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Population Dynamics Teacher Resources
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High schoolers experiment with Drosophila to determine if density of female flies, food sources, temperature and light affect the population dynamics of growth. Students graph their data and compare their results to the number of human offspring-female in a heavily populated city to the number in a lesser populated city.
Explore the fascinating study of population growth using real-time online growth calculators, animated maps, and primary sources. Have researchers get out their notebooks and, preferably, one computer for each one or two learners. They investigate growth patterns through a WebQuest, which you should consider providing as a link so scholars can click on the URL addresses instead of type them in. The animated map may not work; however, there are other resources you can find to replace this. Scholars determine how many people have been born from the time they begin the assignment to the end, how many people were on earth the day they were born, and the population densities of various countries, among other things. Discuss the implications as a group, and consider requiring them to calculate population density instead of look it up.
You will get much mileage out of this resource. It is three presentations in one! Standard general ecology information is included within these 69 slides. The first segment deals with levels of organization, biotic and abiotic factors, biomes, biodiversity, and the flow of energy. The second section focuses on nutrient cycles. The final installation examines population dynamics with an emphasis on problems accompanying overpopulation. The font may be considered "cute." This is easily altered if this is not to your liking. Otherwise, this is a terrific resource!
How does the availability of resources affect a population? Eager ecologists explore the answer through a multi-generation population simulation game, collecting and analyzing data, then researching a biome. The end products are an Excel graph of data and a PowerPoint presentation about a particular biome. Each child will need access to a computer or tablet to make their presentation, or they could work in pairs. Each group (or individual) will present their biome information to the class.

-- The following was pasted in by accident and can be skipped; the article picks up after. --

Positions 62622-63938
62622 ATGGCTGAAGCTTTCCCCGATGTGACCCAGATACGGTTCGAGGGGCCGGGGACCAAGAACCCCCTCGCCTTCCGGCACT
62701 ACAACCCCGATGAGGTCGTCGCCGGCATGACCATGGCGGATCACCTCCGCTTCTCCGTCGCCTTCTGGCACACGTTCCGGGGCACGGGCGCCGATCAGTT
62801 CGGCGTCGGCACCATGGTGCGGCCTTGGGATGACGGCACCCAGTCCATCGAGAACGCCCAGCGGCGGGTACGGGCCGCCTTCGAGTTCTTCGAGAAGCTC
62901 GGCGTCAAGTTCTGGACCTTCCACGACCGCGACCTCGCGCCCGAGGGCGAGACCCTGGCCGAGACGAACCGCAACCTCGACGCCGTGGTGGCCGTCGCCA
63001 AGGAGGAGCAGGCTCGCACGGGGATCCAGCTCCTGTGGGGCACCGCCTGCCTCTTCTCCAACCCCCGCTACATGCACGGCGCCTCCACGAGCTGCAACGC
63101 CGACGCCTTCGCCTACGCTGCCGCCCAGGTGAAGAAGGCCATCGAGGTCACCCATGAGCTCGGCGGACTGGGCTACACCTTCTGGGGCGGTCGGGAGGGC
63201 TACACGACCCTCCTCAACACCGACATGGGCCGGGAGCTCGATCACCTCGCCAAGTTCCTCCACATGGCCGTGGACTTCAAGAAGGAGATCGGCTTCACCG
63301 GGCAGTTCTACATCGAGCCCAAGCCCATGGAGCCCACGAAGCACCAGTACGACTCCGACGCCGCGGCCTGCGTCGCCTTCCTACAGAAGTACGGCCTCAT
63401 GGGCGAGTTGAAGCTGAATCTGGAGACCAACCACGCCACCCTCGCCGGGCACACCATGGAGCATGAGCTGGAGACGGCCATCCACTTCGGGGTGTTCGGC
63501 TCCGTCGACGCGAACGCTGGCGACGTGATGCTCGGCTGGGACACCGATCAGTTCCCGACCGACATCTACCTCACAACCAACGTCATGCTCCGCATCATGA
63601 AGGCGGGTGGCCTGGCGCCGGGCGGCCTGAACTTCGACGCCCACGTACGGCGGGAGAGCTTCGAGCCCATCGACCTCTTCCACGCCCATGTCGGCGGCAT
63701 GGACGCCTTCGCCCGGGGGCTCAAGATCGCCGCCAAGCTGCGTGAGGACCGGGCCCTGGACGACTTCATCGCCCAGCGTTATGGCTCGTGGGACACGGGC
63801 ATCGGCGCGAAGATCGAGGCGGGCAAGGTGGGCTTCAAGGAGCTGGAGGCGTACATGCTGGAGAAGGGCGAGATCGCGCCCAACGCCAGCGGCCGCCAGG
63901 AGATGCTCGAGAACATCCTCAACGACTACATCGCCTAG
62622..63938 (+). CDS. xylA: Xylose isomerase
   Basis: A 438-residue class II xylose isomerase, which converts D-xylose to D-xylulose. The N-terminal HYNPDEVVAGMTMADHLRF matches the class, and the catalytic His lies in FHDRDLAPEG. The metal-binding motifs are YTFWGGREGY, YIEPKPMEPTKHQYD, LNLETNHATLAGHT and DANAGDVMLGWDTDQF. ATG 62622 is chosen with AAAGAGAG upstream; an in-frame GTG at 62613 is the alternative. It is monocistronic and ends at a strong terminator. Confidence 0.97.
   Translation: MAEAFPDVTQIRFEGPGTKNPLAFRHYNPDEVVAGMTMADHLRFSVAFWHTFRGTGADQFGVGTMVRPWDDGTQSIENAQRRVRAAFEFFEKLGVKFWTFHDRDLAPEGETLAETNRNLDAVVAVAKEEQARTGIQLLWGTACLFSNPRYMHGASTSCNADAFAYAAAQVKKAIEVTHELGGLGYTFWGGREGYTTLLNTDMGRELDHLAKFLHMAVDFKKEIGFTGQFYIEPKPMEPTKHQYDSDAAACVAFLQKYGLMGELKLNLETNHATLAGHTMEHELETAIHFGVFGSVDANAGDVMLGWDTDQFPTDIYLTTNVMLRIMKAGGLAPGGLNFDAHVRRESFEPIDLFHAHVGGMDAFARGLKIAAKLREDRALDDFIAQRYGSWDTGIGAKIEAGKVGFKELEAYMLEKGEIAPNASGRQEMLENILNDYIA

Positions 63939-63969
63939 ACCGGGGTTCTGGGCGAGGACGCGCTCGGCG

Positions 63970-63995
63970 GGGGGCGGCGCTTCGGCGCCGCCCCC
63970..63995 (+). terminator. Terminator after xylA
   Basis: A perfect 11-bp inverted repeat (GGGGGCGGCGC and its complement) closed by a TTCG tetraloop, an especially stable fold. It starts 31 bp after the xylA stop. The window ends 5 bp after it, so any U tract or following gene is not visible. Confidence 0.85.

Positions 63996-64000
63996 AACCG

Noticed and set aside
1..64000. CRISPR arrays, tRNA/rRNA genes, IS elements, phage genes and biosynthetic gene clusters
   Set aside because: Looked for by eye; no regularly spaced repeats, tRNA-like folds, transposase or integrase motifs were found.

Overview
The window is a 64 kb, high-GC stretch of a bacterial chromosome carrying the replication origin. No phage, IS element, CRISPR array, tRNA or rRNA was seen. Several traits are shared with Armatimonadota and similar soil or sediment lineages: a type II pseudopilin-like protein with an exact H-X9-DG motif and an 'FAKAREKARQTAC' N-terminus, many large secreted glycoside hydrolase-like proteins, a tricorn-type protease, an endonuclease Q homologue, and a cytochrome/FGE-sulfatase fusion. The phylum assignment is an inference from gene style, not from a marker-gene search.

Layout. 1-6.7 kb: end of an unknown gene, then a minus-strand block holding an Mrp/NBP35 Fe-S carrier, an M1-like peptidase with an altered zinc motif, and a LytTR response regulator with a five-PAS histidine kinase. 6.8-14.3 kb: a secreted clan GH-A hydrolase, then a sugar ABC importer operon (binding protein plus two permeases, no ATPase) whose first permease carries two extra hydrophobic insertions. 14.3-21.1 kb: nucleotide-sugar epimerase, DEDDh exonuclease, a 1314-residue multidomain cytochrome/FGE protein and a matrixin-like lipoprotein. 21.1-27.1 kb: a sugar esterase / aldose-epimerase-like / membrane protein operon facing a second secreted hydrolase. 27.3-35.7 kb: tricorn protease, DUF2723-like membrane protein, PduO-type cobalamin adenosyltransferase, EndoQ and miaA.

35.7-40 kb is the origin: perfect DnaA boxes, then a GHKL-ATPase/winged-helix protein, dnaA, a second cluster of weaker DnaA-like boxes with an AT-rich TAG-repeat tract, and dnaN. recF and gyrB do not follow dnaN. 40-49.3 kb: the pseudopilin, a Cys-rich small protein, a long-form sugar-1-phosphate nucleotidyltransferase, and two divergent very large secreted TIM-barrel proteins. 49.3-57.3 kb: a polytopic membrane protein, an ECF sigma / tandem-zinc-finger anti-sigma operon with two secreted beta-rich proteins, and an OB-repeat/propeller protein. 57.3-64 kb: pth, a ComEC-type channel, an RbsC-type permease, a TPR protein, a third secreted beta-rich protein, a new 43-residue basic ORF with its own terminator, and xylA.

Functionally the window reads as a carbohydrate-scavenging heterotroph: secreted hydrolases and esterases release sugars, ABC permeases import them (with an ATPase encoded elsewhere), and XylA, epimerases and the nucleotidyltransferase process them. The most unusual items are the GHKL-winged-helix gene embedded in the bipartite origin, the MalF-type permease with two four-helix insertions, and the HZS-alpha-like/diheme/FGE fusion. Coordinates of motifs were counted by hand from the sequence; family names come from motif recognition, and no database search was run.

In this population worksheet, students will compare two population growth graphs and complete four short answer questions. Then students will investigate the factors that influence population growth in 8 fill in the blank statements and 4 multiple choice questions. Finally, students will complete 5 short answer questions on how organism interactions limit population size.
There was a situation in the Kaibab desert of Arizona during which the deer population exploded. Wildlife biologists examine historical data using a graphing calculator in order to learn about population growth, limiting factors, and interdependence within ecosystems. This is a well-written lesson plan geared toward high school ecology courses. It comes complete with required worksheets.
Stretch young environmentalists' minds with the ten questions in this worksheet. Though written as a reading guide, most of the questions can follow a lecture on human population dynamics and environmental impact. You will need to provide information on the Fourth Assessment Report of the Intergovernmental Panel on Climate Change in order to use this as a homework assignment.
Young scholars explore the effects of different density-dependent and density-independent factors on population growth. They explore how the interactions of organisms can affect population growth. Students explore the pattern of population growth and the predator-prey relationship.
Tenth graders investigate the carbon monoxide level at a fixed latitude. They determine if there is a relationship to population density. They download data sets and generate a graph. They determine a link between human activity and Carbon Monoxide levels. They develop possible solutions to reducing Carbon Monoxide levels.